Richard Henderson, land speculator and representative for North Carolina on the western Virginia/North Carolina survey team, drew up the Cumberland Compact in 1780. Signed on May 1, 1780, by 250 men of the new Cumberland settlement, it served as a guide for land transactions and as a simple constitutional government for settlers. With the inclusion of additional provisions on May 13, the compact became the document by which the settlement governed itself until North Carolina created Davidson County in 1783.
The compact called for a representative form of civil government. Each of the seven stations (or forts) of the Cumberland settlement was entitled to a specific number of elected representatives to form a twelve-man “Tribunal of Notables” which dispensed justice, received and dispersed funds, settled claims, and regulated the land office.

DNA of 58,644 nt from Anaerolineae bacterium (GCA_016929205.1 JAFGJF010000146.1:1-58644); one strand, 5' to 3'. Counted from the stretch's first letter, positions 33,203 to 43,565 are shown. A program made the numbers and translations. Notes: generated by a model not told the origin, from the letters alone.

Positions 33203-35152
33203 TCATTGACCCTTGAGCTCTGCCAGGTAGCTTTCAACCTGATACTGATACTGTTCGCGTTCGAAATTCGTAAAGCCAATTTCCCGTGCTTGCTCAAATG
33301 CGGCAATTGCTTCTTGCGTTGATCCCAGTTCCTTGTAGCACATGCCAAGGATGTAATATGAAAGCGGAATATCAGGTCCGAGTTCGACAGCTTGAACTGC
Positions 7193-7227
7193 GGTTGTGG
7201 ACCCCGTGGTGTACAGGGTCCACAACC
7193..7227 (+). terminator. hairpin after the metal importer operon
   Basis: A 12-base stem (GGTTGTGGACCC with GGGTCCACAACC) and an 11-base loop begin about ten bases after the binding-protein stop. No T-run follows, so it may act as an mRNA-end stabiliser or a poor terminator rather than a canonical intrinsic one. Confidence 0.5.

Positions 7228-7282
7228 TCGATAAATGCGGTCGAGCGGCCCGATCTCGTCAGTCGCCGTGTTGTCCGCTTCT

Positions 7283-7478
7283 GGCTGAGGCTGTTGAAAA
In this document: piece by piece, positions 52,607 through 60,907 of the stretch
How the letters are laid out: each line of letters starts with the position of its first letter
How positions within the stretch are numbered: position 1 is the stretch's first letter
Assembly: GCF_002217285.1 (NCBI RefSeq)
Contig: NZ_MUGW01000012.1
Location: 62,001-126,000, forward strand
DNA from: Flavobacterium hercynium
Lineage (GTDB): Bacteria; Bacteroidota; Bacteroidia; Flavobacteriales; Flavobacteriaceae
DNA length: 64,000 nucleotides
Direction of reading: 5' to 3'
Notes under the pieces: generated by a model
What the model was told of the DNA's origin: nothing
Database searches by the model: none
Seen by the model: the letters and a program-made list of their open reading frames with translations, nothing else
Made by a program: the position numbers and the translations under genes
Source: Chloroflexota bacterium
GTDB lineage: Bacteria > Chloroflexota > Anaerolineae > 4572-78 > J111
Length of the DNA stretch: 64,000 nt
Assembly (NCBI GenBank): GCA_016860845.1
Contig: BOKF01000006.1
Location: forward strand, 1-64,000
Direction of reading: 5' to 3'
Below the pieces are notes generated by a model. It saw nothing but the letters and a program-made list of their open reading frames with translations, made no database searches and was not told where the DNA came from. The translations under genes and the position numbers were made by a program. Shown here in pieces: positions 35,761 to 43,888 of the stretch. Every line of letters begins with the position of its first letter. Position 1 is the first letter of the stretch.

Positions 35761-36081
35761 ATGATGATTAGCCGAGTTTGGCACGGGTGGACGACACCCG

In 1775 Henderson privately purchased a large area of land in Kentucky and the part of Tennessee drained by the Cumberland River from the Cherokee Indians. Henderson hoped North Carolina and Virginia would accept this transaction–known as the Transylvania Purchase–and lobbied for the endorsement of the land provisions of the compact by these states. Both North Carolina and Virginia disallowed the purchase and instead granted Henderson several hundred thousand acres of land as compensation. Despite frequent Indian attacks that saw approximately one-third of the original signers of the Cumberland Compact killed in battles with Native Americans by 1784, the Cumberland settlement succeeded.